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Optimization of Donor-Recipient Matching in Lung Transplantation (ADRTP)

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ClinicalTrials.gov Identifier: NCT05195853
Recruitment Status : Recruiting
First Posted : January 19, 2022
Last Update Posted : December 30, 2022
Information provided by (Responsible Party):
Groupe Hospitalier Paris Saint Joseph

Brief Summary:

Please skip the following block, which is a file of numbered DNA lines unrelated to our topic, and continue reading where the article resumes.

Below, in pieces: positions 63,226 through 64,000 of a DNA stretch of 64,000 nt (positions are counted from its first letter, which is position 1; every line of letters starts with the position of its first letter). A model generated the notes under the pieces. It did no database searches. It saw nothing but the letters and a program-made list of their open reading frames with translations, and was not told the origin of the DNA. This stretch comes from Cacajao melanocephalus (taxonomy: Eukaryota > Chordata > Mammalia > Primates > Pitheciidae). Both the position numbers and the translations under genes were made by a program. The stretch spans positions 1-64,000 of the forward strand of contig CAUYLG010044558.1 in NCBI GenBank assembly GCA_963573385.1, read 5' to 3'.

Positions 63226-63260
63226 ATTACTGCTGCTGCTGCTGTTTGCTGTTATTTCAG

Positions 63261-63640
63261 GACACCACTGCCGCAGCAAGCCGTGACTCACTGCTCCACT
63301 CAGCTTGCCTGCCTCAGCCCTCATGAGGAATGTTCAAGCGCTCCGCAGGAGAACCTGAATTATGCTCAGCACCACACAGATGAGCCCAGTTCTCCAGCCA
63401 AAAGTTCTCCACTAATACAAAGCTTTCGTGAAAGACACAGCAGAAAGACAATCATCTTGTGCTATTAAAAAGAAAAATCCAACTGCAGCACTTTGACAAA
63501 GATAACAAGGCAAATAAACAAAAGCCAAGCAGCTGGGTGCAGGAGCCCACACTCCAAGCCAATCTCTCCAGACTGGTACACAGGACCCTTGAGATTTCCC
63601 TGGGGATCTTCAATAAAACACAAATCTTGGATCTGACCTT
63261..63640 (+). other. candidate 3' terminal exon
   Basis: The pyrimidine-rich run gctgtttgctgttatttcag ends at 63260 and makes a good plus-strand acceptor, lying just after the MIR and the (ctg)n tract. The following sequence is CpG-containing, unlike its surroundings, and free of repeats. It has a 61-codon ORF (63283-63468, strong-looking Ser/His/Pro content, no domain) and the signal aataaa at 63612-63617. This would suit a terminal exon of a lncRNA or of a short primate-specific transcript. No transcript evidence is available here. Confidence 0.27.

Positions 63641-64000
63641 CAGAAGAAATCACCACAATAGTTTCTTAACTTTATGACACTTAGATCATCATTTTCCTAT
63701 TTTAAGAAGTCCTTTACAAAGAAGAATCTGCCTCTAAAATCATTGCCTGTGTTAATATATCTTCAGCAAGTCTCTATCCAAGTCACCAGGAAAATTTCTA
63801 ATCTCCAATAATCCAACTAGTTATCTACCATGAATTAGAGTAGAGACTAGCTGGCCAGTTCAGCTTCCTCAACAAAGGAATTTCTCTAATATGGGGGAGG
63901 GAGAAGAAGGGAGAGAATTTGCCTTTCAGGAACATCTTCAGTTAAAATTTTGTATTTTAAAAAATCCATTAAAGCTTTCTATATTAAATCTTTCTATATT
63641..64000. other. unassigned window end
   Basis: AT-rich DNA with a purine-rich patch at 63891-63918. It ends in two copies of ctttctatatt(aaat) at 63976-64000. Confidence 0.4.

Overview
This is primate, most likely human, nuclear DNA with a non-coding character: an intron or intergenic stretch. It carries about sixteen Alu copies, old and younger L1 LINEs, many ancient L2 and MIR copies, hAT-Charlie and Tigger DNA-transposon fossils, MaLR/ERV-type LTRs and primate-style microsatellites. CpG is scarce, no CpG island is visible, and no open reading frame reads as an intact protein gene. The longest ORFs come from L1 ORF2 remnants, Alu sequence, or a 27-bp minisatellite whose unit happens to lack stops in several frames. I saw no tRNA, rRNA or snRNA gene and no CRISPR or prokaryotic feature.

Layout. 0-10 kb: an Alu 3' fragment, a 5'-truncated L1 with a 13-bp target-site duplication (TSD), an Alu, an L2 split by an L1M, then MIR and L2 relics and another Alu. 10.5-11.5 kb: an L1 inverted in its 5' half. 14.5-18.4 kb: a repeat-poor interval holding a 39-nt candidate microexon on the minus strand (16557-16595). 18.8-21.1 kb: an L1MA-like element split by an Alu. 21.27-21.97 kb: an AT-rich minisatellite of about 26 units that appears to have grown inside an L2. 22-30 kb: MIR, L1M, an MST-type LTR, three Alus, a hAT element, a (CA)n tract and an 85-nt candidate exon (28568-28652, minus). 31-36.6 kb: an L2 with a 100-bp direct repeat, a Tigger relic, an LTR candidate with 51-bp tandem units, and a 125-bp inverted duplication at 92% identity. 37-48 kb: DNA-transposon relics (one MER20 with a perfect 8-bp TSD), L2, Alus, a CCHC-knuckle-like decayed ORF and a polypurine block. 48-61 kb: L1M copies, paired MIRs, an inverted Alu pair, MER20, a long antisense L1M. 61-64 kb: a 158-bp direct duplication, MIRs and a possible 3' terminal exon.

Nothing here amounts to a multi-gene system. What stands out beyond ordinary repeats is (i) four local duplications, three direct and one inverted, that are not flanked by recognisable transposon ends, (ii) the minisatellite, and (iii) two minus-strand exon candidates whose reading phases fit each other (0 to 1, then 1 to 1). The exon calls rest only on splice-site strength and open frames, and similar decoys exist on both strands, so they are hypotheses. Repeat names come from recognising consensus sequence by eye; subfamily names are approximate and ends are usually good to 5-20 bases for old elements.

Lung transplantation is the curative treatment for end-stage respiratory failure involving highly selected patients. In 2018, the International Transplant Registry counts 69200 lung transplants among 260 transplant centers. Between 2010 and June 2017, the 3-month survival rate of patients after lung transplantation is 90%. The causes of early death are primary graft failure, renal failure, infections, acute rejection (cellular or humoral), surgical complications. The median survival is 6.7 years and the median conditioned survival at 1 year is 8.9 years. Bronchiolitis obliterans is the leading cause of death after 1 year; it affects 10% more patients each year and peaks at 5 years at more than 50% of transplanted patients. These results encourage transplant professionals to continue their efforts to improve the prognosis of transplantation. Among these, the optimization of graft matching, taking into account the characteristics of the donor and the recipient, constitute a relevant avenue of study. Several donor characteristics seem to play a role in the prognosis of the transplant. Survival at 12 months is significantly worse when the donor's age is greater than 50 years. There does not appear to be a significant difference in donor cause of death. Recipients of a graft exposed to smoking ≥ 20 pack-years have a 3% and 1.5% decreased survival at 1 and 5 years postoperatively.